Interlude – Solemnity of the Ascension

My memory isn’t always the best. I joke that the reason I keep my whodunits after reading them is that I’m bad enough at following the plot that I’ll forget who the murderer was and be able to read the story again and have it still be a mystery!

So it’s no surprise that there are also times I get a bit confused with events in Scripture. In this case, the confusion I experience is between the Ascension and the Transfiguration. The Transfiguration stands out with its dramatic “special effects,” its dazzle if you will. I tend to form a mental picture of the Ascension taking place in a similar fashion, but then I have to go back and correct my mistake. The Ascension was more of a quiet denouement, though certainly no less signficant for that.

I suspect I’m not the only person out there who might have this need to make a clearer distinction between the two events. As regards the Ascension, one can gain a better understanding by comparing the accounts in the closing chapters of the Gospels (Matthew 28, Mark 16, Luke 24, and John 20 and 21). I find it helpful to read from the point where the Resurrection has occurred, the tomb found empty, and then continue straight through to the end of each Gospel – which, by the way, comes swiftly. By the time I complete these readings, a clearer picture emerges.

If you do this yourself, you’ll see that the Gospel writers emphasize this time in different ways. Some include episodes only found in their respective book and no other. Matthew does not explicitly mention the Ascension. Mark’s Gospel has it after a brief summation of what took place on the road to Emmaus, and the time after that, when the disciples have reunited in Jerusalem and Our Lord appears to them at table. In Verse 19, “after he spoke to them,” it says, he was taken up. But how long after? In Luke 24, the Emmaus account and the events afterward are presented in greater detail – and afterward Jesus leads them out to Bethany then is taken up. John Chapter 20, Verse 30 assures us that Jesus performed many signs not written. So there is not one definitive chronological account; this is not unusual with the Gospels, but does not have to be seen as “contradictions” if we look for the deeper implications for our Faith that each account is conveying.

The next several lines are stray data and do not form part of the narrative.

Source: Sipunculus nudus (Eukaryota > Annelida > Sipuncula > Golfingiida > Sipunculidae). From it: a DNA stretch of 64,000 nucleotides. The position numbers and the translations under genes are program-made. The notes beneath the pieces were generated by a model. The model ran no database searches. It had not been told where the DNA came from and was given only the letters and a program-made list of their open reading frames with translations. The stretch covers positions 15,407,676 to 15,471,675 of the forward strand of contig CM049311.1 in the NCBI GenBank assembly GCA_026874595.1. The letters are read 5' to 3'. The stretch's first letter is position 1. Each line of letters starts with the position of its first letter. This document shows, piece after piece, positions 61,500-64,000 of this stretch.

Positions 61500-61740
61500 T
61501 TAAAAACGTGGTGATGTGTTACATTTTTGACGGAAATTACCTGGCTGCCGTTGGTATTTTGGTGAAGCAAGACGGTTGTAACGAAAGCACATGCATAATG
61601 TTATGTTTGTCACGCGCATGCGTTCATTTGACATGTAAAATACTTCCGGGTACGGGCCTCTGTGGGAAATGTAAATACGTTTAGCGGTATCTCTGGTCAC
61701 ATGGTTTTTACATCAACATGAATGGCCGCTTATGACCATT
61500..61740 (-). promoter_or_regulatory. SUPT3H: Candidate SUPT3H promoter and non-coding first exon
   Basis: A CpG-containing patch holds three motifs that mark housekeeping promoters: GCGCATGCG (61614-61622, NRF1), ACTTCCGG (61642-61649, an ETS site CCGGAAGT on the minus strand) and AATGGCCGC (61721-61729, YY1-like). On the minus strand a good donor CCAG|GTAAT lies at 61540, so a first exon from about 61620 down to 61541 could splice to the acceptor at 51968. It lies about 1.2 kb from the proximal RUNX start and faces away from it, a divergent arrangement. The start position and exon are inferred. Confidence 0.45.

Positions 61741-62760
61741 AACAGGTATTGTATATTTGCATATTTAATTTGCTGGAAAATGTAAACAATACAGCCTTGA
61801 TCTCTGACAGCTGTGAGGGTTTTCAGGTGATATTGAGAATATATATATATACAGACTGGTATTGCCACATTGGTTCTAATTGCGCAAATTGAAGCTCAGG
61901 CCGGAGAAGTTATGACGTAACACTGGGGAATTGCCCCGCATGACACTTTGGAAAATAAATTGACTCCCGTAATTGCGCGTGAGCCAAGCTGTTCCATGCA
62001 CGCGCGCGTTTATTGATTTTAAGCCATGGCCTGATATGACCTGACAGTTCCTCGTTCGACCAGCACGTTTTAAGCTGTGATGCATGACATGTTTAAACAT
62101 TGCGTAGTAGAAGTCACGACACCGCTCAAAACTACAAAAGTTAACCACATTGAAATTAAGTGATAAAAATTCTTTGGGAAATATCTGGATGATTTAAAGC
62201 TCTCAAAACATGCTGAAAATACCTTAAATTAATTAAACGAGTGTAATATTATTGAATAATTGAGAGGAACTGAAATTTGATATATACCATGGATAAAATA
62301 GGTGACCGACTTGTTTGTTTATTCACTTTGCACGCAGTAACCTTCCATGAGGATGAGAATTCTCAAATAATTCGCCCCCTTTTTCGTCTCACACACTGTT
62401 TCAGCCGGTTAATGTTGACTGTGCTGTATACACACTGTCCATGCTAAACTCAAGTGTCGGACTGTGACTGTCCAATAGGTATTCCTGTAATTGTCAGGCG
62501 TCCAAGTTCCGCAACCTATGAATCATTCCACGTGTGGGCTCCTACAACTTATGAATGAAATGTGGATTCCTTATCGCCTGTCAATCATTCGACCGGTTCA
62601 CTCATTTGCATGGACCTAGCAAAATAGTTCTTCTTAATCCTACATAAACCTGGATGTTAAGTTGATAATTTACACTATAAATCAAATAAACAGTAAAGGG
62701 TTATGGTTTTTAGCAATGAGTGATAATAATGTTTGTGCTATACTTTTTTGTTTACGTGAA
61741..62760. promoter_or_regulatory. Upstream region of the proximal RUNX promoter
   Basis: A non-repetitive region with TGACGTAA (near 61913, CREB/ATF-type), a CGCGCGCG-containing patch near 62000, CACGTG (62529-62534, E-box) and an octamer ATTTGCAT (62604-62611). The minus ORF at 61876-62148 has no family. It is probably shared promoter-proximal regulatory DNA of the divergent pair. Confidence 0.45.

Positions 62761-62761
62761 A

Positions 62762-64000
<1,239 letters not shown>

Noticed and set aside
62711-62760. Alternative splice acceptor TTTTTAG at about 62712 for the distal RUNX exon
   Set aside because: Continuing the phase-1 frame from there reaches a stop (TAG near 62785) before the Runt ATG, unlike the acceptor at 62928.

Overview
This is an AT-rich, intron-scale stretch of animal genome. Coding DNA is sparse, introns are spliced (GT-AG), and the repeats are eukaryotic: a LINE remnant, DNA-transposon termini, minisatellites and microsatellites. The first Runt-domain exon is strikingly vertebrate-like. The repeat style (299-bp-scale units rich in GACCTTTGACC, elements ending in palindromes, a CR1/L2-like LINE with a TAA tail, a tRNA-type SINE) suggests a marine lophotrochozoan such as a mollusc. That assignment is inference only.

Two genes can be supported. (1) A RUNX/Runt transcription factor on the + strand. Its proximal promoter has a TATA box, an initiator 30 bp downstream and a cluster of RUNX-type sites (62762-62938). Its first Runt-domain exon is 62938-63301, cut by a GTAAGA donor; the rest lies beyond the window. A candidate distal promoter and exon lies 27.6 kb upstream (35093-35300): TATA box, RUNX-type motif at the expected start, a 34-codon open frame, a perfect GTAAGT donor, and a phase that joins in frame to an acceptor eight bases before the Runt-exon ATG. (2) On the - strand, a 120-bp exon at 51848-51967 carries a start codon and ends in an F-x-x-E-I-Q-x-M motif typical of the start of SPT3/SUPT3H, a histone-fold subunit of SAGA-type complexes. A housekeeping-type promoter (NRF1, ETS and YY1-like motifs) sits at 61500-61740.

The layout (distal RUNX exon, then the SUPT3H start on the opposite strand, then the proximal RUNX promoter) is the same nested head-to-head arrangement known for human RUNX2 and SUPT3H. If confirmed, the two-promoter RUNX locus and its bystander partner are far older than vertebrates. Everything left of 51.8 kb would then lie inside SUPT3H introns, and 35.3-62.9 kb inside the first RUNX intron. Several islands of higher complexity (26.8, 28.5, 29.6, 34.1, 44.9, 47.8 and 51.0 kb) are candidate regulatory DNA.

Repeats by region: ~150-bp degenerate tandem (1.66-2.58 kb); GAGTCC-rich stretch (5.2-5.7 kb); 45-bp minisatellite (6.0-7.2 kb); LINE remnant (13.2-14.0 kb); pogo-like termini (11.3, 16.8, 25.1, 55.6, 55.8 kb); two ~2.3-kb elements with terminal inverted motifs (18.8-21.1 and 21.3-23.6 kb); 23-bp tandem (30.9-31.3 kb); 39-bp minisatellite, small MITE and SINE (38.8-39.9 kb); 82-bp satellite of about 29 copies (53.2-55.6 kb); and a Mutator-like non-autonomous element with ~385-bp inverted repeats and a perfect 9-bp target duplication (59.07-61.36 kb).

It seems fairly safe to conclude that the most important things to take away from these four Gospel accounts are that Jesus wished to clarify what all the events of His Death and Resurrection meant, namely, that He was the fulfillment of the Old Testament prophecies, and that the work of the Church was now to continue through His chosen Apostles.

The commissioning of the preaching of the Gospels to the whole world is the thread running through all of the accounts. Jesus is returning to the Father, having accomplished that for which the Father sent Him. Through signs, He to demonstrated in the physical world enough to show that what He told them about Himself was believable even to mere human perception. Yet He also indicated, through his words, that He desired them to have faith in Him more than in signs and wonders. He promised strength and other powerful spiritual gifts when He would send the Holy Spirit, to enable them to fulfill this commission He gave them.

As a young person, perhaps around the time I was being entertained by the impossible being made to look as if it were possible, thanks to Industrial Light and Magic, I pondered lots of deep mysteries; I tried to see how the material and spiritual worlds fit together. Young people are naturally full of wonder, yet they are somewhat uncomfortable at the same time with mystery. They pounce on contradictions and want to try to explain everything. I would try to do this with the juncture between our world and Heaven, for instance. I would think “Maybe Heaven is another dimension.” Perhaps it was the fifth or another, beyond the four dimensions of physical spacetime. Those thoughts were my mind’s way of trying to tame, label, and put in a neat box that which is beyond any of our comprehension.